How to Fix—and Prevent—a Face Mask Tan Line
A face mask tan is the new sunglasses tan.
Weird tan lines have always been a pesky occurrence to watch out for, but with this pandemic summer, we’ve been introduced to a whole new category of problems: face mask tan lines. As if bikini tan lines weren’t bad enough, a recent study from Medicare Advantage showed that a lot of Americans have been facing (pun intended) the newfound issue, especially for beachgoers that require people to don face masks as part of its official reopening. Even Reddit has blown up about the topic, with subcategories filled with photos of bad face mask tan lines.
Alas, the CDC still stresses how important it is for everyone to wear a face mask right now. So how can you avoid “face mask face”? We consulted a dermatologist, tanning expert, and senior researcher at Medicare to find out how to handle uneven lines without compromising your safety.
How to avoid face mask tan lines
Like a lot of skin issues, face mask tan lines can be prevented with good SPF practices. In other words, don’t skimp on the sunscreen! Make sure to up your facial SPF application before putting on your mask and reapply religiously throughout the day. According to Ranella Hirsch, MD, a board-certified dermatologist and co-founder of Atolla, you want something with a high level of SPF, but also light, oil-free, and fast-absorbing in order to prevent maskne (another common issue with face masks). She recommends Elta MD UV Daily Broad-Spectrum SPF 40 ($30) and CeraVe Ultra-Light Moisturizing Lotion SPF 30 ($19) for people with sensitive skin.
“Although mineral-based sunscreens are more environmentally friendly, it tends to sit on top of the skin and can be easily rubbed off by a mask that shifts and slides around. Use a chemical-based sunscreen that will be more deeply absorbed into the skin and provide longer-lasting protection without rubbing off,” says Christian Worstell, senior researcher and study author for MedicareAdvantage.com. “You may also want to switch to a sport sunscreen that is less likely to run down your face when you sweat as certain chemical ingredients in sunscreen can damage the integrity of rubber or elastic materials on the mask.”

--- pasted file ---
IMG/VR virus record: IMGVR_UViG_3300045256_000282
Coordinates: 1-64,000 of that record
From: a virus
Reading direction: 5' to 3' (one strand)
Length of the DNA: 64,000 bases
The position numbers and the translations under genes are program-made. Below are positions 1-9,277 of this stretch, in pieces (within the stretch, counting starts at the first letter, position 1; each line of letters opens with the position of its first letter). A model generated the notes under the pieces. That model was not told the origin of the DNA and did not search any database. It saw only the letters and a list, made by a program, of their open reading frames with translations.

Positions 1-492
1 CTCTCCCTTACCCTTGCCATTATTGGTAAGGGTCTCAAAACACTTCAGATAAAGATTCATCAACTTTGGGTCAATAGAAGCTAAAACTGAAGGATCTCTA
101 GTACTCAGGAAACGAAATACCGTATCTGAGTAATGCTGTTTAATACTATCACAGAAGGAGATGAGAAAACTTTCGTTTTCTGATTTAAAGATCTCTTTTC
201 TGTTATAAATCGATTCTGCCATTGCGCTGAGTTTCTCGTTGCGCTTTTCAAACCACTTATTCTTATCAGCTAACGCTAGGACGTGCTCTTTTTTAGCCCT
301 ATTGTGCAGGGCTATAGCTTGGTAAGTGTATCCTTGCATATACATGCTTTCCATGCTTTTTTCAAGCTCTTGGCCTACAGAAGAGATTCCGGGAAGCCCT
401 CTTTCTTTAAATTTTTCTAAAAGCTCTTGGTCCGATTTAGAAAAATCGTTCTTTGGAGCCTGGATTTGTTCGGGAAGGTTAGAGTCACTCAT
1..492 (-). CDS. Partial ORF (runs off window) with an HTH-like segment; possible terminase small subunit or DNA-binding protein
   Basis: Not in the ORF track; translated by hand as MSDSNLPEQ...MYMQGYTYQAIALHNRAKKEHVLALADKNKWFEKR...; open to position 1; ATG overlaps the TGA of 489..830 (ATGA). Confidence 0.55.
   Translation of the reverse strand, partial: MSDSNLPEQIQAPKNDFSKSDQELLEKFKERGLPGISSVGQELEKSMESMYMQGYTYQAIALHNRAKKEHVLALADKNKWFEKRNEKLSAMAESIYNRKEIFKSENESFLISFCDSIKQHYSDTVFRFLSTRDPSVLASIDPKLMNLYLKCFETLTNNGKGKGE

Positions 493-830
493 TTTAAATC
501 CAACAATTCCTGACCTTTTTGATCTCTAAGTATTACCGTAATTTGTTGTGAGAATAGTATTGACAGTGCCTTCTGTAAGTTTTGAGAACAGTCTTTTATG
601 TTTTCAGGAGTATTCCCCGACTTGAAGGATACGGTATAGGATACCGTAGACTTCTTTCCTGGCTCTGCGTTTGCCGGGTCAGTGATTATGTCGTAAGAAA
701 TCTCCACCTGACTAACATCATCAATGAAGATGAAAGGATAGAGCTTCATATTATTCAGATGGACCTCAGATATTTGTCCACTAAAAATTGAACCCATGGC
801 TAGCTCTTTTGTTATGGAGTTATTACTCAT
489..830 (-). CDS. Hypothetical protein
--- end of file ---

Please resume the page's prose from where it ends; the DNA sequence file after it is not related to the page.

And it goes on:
After that, it’s all about reapplication. Because SPF is only fully effective for two hours after you put it on, you’ll want to carry around an extra bottle whenever you go out. Briefly remove your face mask in a socially distanced spot each time you reapply, and try to wait at least 15 minutes before you expose yourself to the sun. Pairing your face mask with a wide-brimmed sun hat can also help.
How to fix a face mask tan line
Now let’s say you already have a wonky line starting to manifest on your face. No worries—even if your go-to tanning salon isn’t open, there are ways to minimize the appearance of your tan line at home. For starters, do NOT use UV rays to tan the rest of your face. Giving your already tanned face more unprotected exposure to the sun is never a good idea.
However, you can apply a tinted sunscreen or bronzing makeup to help even out your skin tone. You can also use self-tanner on the lower half of your face to even things out, but it’s important to exfoliate first as your skins cells have likely been dried out by your mask and will be turning over soon.